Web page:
In this short, accessible offering, Charlie Trimm provides the resources needed to make sense of one of the Bible’s most difficult ethical problems—the Israelite destruction of the Canaanites as told in the books of Deuteronomy, Joshua, and Judges.
Trimm begins with a survey of important background issues, including the nature of warfare in the ancient Near East, the concept of genocide (with perspectives gleaned from the field of genocide studies), and the history and identity of the Canaanite people. With this foundation in place, he then introduces four possible approaches to reconciling biblical violence:
Reevaluating God—concluding that God is not good.
Reevaluating the Old Testament—concluding that the Old Testament is not actually a faithful record of God’s actions.
Reevaluating the interpretation of the Old Testament—concluding that the Old Testament does not in fact describe anything like genocide.
Reevaluating the nature of violence in the Old Testament—concluding that the mass killing of the Canaanites in the Old Testament was permitted on that one occasion in history.
The depth of material provided in concise form makes Trimm’s book ideal as a supplementary textbook or as a primer for any Christian perturbed by the stories of the destruction of the Canaanites in the Old Testament.
Table of Contents
Introduction Part One: Background 1. Warfare in the Ancient Near East 2. Genocide 3. Canaanites Part Two: YHWH and the Destruction of the Canaanites 4. Reevaluating God 5. Reevaluating the Old Testament 6. Reevaluating the Interpretation of the Old Testament 7. Reevaluating Violence in the Old Testament Conclusion Bibliography Indexes
Charlie Trimm is associate professor of biblical and theological studies at Talbot School of Theology, Biola University. He is the coauthor, with Brittany Kim, of Understanding Old Testament Theology and the author of Fighting for the King and the Gods: A Survey of Warfare in the Ancient Near East and "YHWH Fights for Them!": The Divine Warrior in the Exodus Narrative.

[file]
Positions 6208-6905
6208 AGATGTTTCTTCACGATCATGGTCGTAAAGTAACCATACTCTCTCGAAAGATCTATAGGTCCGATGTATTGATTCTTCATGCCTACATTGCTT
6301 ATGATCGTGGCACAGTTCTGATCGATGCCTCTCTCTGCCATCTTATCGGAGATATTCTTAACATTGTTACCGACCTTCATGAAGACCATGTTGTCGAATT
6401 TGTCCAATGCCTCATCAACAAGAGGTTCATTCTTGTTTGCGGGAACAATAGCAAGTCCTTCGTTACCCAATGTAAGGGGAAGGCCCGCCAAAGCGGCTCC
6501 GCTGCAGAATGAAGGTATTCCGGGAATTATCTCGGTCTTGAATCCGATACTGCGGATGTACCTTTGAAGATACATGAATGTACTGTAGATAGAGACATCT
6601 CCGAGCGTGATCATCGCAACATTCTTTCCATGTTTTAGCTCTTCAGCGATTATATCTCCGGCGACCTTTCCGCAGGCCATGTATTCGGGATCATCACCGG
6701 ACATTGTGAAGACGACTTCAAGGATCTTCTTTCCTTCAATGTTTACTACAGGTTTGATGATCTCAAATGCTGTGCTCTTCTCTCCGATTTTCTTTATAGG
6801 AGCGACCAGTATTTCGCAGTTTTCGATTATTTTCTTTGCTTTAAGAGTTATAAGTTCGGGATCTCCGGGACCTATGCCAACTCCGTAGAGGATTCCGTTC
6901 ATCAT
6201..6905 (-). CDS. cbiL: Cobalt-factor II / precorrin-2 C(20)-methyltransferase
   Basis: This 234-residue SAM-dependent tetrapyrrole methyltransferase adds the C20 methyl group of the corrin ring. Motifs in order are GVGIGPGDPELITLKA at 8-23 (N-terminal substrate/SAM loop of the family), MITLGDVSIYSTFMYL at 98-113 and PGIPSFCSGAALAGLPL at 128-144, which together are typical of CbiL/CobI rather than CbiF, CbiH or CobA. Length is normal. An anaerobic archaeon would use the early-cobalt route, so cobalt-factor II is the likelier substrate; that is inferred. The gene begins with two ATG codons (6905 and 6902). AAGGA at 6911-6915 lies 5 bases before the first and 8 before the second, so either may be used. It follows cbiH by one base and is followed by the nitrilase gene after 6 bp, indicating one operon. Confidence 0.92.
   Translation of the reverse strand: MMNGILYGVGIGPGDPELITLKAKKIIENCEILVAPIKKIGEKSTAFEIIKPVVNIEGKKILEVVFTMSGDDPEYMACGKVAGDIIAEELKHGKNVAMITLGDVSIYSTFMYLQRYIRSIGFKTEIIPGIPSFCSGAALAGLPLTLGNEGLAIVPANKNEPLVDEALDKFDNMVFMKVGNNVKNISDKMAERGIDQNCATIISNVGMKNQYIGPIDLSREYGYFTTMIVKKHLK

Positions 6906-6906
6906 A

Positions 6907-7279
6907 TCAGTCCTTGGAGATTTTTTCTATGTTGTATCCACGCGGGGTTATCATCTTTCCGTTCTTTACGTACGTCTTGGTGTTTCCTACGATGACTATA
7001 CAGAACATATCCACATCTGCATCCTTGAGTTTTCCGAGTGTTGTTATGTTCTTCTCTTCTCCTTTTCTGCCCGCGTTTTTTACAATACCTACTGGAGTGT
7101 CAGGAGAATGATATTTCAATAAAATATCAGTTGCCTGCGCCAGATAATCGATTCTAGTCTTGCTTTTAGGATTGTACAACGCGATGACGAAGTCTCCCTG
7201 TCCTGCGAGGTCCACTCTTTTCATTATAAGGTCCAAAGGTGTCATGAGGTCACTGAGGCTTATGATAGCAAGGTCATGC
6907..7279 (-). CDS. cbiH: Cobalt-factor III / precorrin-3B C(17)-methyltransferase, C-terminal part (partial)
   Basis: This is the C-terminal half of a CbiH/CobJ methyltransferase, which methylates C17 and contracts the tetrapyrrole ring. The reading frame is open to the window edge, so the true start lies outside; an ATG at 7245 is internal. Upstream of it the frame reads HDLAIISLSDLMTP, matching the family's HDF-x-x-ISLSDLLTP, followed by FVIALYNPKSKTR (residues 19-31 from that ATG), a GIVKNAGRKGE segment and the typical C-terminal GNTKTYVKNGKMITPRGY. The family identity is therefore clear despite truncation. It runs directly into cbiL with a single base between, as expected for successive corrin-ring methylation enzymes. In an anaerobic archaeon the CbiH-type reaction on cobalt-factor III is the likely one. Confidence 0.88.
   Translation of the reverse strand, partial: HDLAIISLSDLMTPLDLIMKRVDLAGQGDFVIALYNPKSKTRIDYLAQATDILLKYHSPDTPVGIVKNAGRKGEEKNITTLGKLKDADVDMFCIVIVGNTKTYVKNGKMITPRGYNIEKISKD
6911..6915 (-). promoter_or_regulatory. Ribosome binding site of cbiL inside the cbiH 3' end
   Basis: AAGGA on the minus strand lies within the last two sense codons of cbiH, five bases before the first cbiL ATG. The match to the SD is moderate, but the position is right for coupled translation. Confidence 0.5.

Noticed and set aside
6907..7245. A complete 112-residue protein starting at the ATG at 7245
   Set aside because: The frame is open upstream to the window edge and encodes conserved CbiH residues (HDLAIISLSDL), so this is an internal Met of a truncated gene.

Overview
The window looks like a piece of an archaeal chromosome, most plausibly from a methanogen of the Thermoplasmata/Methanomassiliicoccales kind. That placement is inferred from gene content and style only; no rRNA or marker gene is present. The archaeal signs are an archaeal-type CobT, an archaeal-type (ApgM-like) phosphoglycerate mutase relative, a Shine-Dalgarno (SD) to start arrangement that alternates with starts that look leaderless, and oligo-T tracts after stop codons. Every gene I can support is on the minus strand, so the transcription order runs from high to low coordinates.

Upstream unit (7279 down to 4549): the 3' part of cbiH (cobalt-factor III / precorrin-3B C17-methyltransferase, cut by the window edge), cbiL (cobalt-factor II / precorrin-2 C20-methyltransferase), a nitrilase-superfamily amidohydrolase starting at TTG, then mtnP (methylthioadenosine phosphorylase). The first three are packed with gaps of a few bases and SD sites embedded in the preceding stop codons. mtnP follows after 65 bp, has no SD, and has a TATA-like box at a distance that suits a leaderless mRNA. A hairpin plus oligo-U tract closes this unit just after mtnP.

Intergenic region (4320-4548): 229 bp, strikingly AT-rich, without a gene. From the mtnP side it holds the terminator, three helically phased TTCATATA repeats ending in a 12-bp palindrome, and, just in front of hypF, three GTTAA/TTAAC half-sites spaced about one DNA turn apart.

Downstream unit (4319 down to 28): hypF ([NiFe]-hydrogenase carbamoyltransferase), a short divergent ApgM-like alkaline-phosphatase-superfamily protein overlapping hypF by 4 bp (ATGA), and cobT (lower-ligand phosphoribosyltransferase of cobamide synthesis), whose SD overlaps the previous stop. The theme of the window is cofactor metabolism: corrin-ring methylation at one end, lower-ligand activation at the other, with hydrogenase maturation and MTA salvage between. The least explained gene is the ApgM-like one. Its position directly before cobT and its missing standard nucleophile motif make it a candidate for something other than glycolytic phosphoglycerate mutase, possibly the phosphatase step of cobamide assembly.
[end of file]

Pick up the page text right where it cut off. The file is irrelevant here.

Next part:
The Expository Times “Provides an excellent overview of the issue of the Canaanites’ destruction and possible solutions to the problems it raises. . . . Is simultaneously both detailed and concise which makes it accessible for the casual but interested reader.”
Calvin Theological Journal “The Destruction of the Canaanites is a helpful book that introduces the topic effectively to the reader.”
“Anyone who has read the Old Testament attentively knows that its pages perform many acts of brutalizing God-willed savagery. This linkage of God and violence is, on any reading, deeply problematic and troubling. Charlie Trimm has faced this issue honestly and without flinching. He seeks to sort out different possible avenues of interpretation. The outcome is that his book is a difficult but nonetheless important read, for our own reading context is now one of acute and pervasive violence. The issue is deep and insistent and will not go away. Trimm invites us to think again in ways that are both honest and faithful.” — Walter Brueggemann Columbia Theological Seminary
“Charlie Trimm’s The Destruction of the Canaanites takes some very difficult verses from the Old Testament and deals with them in an intellectually and theologically fair-minded way. Trimm presents different views in an even-handed manner, mentioning their strengths and weaknesses, all the while staying away from one-sided advocacy. He doesn’t tell readers how to think; he gives them different, competing views that allow them to think for themselves and to discuss with others. Too often Christians want to shut debates down; Charlie Trimm wants to elevate them, and in this book he does.” — Peter Wehner senior fellow at the Ethics and Public Policy Center contributor to The New York Times and The Atlantic former White House senior adviser